Jacobson (1920; 1938; 1940) reported cases of hypertension, mucous colitis and other disorders which responded well to progressive relaxation. His case reports, while covering very few patients, include excellent follow-up studies — some for ten years or more.
Most authorities agree that the applicability of relaxation training depends largely on the capacity of the individual to take responsibility for applying the exercises. Children under nine and mentally retarded individuals do not seem to respond well. Neither do people who lack self-direction, either by illness or excessive dependency needs. Beyond this limitation, the type of disorder involved need not preclude benefits.
Schade et al. (1952) were unable to find clear-cut diagnostic groups which did not respond. Stokvis (1952) concurs that applicability depends more on the personalities of the patient and therapist than on the specific nature of the illness. There are, however, some suggested differences in response between different categories of neurosis.
Hysterics seem to respond quickly at the onset of autogenic training, but tend to have trouble practicing without supervision. This interferes with their further improvement. Obsessive-compulsive patients take a long time to establish the initial formulae in autogenic training, but beyond the initial stage they respond well (Schultz & Luthe 1959). Both Schultz and Jacobson caution that these individuals must be watched lest the training exercises be used as compulsive rituals.
It seems clear from this review that, from a physical stand-point, the meditative sitting of Zen may be subsumed under the category of relaxation training. Nearly all of the methods extend relaxation training to some sitting position, and the majority of them use similar breathing exercises to facilitate relaxation. From this literature, then, we may gain information about the probable effects of zazen in its early stages. This includes the pattern of subjectively felt benefits, the possible physiological reactions, favorable and unfavorable, etc.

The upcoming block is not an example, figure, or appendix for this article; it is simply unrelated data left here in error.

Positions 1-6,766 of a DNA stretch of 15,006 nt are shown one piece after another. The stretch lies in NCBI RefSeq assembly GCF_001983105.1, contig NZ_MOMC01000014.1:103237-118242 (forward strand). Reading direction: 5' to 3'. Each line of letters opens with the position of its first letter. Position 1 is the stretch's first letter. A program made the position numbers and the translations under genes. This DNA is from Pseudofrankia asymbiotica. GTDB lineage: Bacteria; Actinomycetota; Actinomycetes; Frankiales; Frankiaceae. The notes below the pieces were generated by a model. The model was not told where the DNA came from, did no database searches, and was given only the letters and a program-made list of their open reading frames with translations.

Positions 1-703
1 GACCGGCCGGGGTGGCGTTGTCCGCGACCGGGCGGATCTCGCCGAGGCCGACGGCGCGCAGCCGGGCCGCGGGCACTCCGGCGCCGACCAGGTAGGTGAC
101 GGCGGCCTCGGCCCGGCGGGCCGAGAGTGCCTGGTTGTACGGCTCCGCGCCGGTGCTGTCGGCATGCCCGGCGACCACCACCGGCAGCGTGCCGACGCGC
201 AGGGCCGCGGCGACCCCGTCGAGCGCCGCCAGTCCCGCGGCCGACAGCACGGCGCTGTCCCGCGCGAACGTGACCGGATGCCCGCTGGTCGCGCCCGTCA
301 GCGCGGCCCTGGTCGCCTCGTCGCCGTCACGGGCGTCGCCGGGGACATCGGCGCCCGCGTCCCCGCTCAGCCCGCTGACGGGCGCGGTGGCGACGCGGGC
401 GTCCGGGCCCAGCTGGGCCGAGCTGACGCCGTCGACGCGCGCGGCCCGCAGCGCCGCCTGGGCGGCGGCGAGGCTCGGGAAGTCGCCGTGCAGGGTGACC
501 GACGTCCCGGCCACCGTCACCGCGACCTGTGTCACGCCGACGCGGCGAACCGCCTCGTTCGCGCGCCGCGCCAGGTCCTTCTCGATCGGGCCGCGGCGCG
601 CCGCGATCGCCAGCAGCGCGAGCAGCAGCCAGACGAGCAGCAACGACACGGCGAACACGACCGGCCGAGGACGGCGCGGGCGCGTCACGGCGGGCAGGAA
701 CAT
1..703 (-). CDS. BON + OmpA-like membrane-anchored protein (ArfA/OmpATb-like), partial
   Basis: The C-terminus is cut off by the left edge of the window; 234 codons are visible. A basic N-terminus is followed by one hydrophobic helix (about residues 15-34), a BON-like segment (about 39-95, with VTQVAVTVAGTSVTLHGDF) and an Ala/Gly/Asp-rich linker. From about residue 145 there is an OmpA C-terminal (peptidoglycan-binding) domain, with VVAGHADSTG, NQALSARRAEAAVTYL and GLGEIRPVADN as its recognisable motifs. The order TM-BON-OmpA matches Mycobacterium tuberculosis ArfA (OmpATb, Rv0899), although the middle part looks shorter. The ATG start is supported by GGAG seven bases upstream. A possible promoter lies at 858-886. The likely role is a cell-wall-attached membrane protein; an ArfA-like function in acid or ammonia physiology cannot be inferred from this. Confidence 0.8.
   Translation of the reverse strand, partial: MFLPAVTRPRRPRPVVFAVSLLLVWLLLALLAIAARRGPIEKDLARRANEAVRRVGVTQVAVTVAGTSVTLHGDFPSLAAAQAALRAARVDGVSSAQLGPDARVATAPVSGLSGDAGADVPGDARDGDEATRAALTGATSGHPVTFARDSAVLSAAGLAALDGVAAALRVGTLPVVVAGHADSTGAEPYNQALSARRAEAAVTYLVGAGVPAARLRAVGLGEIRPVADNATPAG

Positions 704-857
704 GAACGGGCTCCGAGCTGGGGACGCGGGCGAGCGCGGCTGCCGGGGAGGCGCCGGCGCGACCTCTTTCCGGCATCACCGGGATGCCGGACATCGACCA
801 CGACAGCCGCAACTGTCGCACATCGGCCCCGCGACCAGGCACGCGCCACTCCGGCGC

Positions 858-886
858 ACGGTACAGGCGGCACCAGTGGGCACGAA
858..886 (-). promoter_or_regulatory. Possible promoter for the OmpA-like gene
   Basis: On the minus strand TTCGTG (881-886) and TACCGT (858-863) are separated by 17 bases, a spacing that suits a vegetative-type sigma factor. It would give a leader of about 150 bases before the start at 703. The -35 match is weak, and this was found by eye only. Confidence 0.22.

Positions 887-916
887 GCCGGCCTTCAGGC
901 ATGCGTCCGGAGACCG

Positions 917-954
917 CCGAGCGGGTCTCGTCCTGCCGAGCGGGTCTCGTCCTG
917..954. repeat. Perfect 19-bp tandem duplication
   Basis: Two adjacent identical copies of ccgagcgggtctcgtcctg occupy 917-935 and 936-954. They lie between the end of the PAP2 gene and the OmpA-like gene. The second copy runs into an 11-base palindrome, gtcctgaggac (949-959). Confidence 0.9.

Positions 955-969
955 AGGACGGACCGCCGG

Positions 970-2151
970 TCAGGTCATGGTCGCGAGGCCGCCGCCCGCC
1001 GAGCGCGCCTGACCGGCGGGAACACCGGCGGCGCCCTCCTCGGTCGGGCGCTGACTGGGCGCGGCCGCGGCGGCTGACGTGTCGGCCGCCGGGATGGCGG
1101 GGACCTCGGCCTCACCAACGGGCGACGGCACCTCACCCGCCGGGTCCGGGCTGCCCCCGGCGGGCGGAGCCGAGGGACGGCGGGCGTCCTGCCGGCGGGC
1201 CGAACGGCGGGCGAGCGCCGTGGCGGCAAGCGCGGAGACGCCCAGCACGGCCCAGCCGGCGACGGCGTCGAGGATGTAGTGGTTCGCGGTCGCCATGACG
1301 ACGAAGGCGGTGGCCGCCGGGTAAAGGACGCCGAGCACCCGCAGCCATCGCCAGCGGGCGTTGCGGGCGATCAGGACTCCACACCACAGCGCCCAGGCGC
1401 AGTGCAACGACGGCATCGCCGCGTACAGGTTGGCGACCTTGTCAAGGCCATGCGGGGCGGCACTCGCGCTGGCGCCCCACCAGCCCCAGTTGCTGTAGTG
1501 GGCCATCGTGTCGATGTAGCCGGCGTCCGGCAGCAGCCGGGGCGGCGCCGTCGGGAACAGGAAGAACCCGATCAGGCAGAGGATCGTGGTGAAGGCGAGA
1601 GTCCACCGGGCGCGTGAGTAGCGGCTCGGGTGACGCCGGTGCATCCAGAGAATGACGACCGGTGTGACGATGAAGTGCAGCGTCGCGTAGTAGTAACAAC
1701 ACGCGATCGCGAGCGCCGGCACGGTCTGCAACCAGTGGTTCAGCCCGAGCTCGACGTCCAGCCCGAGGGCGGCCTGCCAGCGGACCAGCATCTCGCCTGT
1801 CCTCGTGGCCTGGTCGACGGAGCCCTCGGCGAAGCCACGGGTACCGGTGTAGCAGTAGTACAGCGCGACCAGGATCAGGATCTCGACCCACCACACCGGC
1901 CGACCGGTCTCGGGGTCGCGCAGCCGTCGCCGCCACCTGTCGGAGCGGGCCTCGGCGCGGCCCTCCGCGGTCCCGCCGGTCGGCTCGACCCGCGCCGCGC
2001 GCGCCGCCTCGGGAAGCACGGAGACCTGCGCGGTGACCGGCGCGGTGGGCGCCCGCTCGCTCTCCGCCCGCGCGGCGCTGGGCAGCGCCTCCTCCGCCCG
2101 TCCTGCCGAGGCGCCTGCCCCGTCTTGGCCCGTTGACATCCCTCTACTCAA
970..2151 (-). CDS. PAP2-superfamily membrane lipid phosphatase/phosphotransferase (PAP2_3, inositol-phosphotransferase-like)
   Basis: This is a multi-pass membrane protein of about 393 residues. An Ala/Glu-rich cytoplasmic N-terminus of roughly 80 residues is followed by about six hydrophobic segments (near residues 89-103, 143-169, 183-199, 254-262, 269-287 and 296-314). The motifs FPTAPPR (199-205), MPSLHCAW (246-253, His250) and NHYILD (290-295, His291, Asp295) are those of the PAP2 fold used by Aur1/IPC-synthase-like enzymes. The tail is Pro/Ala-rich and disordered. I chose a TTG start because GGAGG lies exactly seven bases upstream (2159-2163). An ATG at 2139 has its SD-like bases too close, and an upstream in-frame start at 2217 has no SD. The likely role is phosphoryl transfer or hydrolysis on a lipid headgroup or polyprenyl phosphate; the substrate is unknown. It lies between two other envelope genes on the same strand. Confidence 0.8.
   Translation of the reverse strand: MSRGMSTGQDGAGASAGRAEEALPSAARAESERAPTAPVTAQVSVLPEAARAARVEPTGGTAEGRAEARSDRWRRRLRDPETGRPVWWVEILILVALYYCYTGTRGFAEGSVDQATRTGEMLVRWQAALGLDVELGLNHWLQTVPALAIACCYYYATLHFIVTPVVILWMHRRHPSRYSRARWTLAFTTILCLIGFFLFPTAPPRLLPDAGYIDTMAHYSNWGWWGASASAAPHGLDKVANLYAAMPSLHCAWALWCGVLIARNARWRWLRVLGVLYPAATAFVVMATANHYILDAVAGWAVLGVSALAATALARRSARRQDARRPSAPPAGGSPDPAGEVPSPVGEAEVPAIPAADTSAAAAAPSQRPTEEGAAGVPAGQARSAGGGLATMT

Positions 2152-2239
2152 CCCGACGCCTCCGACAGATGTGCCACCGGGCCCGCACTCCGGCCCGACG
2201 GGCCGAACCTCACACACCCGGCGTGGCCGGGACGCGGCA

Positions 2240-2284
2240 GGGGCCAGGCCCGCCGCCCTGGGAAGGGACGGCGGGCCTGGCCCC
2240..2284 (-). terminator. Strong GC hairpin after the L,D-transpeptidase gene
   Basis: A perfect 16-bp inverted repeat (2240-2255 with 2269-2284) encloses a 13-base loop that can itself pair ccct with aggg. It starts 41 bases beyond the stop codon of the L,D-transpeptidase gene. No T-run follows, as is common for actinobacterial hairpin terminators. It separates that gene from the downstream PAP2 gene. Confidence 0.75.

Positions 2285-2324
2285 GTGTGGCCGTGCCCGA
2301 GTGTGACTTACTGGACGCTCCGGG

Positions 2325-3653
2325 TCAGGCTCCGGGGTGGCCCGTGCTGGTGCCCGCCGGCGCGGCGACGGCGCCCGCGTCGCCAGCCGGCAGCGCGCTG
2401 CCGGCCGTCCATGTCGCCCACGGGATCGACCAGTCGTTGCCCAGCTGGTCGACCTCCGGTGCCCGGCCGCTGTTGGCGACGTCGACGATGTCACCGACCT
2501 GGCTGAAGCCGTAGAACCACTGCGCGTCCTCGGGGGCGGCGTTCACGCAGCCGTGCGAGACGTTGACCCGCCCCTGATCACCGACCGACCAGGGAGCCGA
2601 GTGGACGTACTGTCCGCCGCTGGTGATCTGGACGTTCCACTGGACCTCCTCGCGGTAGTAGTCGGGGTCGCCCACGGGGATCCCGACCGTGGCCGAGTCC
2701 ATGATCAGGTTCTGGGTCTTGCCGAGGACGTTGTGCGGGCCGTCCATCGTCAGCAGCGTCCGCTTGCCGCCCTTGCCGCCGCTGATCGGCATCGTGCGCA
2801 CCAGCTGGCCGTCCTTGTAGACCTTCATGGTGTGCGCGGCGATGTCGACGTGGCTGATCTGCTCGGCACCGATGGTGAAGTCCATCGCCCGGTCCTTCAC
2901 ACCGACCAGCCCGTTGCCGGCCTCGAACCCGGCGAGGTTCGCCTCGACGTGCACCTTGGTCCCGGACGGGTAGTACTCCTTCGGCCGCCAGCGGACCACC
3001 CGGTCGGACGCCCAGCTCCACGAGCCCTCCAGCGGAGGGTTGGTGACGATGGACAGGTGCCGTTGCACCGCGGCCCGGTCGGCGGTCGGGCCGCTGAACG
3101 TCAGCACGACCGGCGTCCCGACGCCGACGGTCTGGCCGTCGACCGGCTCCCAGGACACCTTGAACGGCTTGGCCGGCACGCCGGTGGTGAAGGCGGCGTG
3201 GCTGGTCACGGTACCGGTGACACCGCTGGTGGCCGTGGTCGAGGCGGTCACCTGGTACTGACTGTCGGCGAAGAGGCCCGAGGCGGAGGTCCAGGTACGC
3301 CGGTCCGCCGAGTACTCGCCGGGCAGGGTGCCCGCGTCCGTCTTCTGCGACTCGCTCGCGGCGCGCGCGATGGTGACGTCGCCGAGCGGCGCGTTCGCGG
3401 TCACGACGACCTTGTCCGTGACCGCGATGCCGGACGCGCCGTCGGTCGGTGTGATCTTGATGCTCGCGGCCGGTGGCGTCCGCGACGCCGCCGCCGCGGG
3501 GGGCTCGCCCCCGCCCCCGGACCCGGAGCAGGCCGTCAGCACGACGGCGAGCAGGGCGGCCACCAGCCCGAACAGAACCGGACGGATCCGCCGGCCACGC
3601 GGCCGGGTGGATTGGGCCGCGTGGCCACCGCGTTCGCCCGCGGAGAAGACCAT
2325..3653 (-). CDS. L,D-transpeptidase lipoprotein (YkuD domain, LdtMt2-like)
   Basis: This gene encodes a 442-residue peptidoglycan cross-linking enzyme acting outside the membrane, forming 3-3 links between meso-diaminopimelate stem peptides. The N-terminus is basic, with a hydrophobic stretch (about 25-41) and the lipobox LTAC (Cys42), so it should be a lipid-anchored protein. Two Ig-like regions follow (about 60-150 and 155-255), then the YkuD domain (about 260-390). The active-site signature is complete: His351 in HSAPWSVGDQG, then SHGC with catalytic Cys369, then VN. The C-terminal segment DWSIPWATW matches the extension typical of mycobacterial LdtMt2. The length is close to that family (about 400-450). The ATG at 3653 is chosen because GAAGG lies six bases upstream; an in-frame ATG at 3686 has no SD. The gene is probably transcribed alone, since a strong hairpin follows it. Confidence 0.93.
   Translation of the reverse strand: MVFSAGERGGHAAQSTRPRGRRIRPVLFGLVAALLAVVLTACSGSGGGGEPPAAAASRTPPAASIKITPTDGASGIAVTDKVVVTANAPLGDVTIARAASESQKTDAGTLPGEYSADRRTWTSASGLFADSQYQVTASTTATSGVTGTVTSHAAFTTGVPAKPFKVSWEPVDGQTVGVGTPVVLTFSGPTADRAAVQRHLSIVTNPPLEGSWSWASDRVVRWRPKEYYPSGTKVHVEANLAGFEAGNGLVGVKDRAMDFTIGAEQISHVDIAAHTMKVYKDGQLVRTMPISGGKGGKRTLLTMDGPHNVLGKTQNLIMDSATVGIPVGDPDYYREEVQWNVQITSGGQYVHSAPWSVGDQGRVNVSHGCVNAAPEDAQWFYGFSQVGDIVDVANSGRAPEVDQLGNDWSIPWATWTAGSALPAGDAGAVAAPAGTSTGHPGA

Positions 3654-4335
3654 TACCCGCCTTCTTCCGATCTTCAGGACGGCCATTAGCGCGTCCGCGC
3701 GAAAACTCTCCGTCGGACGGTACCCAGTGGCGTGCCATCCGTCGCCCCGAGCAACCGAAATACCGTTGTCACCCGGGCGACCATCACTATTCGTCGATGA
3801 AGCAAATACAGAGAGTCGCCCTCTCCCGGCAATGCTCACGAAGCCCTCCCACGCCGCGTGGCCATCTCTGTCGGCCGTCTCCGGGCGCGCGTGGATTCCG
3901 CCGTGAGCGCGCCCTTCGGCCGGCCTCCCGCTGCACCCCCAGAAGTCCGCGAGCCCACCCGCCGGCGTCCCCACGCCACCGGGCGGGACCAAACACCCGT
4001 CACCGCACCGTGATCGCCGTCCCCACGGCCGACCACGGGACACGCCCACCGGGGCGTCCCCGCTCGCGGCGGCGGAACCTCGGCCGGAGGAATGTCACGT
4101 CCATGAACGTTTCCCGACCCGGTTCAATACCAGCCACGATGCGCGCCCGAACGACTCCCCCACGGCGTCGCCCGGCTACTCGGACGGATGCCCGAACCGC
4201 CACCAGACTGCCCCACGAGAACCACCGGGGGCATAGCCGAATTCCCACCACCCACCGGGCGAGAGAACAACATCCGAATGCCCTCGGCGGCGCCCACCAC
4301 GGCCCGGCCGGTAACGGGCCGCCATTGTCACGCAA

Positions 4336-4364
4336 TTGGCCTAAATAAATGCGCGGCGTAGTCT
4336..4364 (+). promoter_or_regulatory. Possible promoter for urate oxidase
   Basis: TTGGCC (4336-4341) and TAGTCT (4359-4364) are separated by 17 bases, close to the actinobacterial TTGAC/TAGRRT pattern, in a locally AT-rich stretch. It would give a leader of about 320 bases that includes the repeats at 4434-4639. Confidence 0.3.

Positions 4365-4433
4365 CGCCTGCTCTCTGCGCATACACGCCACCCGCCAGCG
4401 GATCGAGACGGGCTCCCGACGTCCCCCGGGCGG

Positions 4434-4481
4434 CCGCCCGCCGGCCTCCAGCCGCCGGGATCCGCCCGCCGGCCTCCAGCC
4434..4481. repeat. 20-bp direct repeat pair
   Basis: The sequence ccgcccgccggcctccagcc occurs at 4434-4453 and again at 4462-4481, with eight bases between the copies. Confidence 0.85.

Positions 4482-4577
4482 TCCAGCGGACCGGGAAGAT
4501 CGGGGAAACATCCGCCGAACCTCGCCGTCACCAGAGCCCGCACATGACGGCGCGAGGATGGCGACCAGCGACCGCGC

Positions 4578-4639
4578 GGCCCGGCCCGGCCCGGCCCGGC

But in all of this literature there is no mention of any experience like satori. Zen Buddhists evidently regard meditative sitting as a means of suspending ordinary conceptual activity. Jacobson’s evidence suggests that relaxation may indeed alter mental activity. The difference between zazen and these other relaxation techniques probably lies in the use to which the relaxed state of mind is put.
Concentration and Zazen
The other aspect of zazen, and the one which receives the most comment in Zen literature, is an attitude of concentration. This not a strained focusing of attention, but a state of mind quite similar to what Schultz calls “passive concentration”—a peaceful attention to the object of concentration without straining to achieve effects.
Relaxation itself, by decreasing mental activity, appears to facilitate this state of mind, Extraneous distractions—thoughts and external stimuli—are not forcibly excluded but, rather, dismissed. Eventually a state of stillness ensues which is occasionally broken by spontaneous associations and feelings.